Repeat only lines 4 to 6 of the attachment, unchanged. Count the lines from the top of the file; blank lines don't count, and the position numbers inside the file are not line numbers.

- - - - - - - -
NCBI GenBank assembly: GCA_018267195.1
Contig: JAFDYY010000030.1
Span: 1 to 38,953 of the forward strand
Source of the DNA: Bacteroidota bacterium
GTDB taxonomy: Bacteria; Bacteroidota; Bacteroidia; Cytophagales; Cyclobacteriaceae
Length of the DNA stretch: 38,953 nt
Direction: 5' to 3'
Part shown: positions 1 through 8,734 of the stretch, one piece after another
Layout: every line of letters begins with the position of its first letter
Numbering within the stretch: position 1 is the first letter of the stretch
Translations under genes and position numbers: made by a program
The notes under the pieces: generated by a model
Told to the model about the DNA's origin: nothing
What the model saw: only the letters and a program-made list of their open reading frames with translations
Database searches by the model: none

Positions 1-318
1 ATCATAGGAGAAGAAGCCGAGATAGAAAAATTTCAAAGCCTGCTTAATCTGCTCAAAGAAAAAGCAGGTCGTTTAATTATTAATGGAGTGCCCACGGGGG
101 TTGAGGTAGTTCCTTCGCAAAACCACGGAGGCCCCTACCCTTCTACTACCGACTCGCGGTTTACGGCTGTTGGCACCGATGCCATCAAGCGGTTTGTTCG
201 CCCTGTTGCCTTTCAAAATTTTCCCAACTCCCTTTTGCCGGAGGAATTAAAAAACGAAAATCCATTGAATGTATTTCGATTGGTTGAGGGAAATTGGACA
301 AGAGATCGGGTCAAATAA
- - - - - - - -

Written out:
Source of the DNA: Bacteroidota bacterium
GTDB taxonomy: Bacteria; Bacteroidota; Bacteroidia; Cytophagales; Cyclobacteriaceae
Length of the DNA stretch: 38,953 nt